The important work of the Green Army in creating and conserving our Cumberland Conservation Corridors will continue to be supported.
If re-elected, the Turnbull Government will add $11.9 million to a previous $11.3 million that had enabled land acquisitions in western Sydney, and supported both the Green Army and the 20 Million Trees projects over the last three years.
Environment Minister Greg Hunt and Member for Lindsay Fiona Scott made the announcement on Wednesday to local Green Army volunteers at a conservation project alongside Mulgoa Creek.
Green Army volunteer Brodie Colville, 17, was delighted the hard work he and other Green Army volunteers undertake will continue.
“We’ve been clearing out lantana here which is a significant threat to the environment,” he said.
The lantana is believed to have caused the death of an Indigenous native tree along the creek, and in a large weather event, can become wet and heavy and pull the shale rock down the cliff face and damage the vegetation below.
Mr Hunt said without the Green Army work and the advocacy of Ms Scott and the Cumberland Conservation Network, the bush would have been destroyed.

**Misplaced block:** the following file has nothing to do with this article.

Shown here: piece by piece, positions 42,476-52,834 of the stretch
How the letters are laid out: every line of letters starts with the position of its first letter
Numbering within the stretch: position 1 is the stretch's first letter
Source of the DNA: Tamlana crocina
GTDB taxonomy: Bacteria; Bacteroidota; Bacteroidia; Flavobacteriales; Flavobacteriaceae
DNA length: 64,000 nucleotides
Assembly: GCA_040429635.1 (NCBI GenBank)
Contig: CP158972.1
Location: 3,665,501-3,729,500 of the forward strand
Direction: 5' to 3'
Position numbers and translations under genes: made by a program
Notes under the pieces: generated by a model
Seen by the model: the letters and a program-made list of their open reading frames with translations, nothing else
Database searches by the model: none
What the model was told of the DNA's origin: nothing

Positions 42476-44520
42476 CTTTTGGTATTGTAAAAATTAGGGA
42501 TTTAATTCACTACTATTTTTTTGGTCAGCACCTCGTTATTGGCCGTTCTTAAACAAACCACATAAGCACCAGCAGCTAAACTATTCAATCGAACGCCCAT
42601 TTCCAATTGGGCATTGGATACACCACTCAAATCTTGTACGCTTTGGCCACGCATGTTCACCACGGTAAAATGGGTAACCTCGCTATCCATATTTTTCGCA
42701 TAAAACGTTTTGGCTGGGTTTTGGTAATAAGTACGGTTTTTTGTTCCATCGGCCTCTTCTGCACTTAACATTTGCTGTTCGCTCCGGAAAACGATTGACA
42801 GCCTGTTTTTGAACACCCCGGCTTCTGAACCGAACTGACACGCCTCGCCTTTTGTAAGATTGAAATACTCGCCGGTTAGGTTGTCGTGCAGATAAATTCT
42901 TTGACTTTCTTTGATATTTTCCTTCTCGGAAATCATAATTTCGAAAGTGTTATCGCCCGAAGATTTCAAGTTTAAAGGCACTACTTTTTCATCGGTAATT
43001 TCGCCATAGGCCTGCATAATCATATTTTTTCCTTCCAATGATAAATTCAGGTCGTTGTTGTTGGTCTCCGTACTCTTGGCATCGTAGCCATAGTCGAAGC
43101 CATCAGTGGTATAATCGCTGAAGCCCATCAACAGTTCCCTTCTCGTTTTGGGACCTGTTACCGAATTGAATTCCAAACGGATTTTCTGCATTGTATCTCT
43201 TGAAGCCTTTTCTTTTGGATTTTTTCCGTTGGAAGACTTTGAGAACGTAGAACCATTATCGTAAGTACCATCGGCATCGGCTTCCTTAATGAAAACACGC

“There’s no question that huge areas of bush would have been lost, and huge areas of bush would have gone to rack and ruin,” he said.
The funding will go toward more land acquisitions, 29 future Green Army projects and to plant more native trees in the conservation corridors, with priority given to Indigenous varieties.
Mr Hunt said in the event of a future western Sydney airport, the Government’s commitment is to give first priority for biodiversity offsets in the Cumberland Conservation Corridor.
“This is expected to be some millions of offset dollars to be invested in the corridor, over and above the total $23.2 million contribution announced,” he said.
Ms Scott said the Cumberland Conservation Network will work with the Government to ensure competing pressures on land such as conservation, urban expansion and provision of transport links are managed.
“As we go forward into the next round of growth and development, the pressure on our local environment is important,” she said.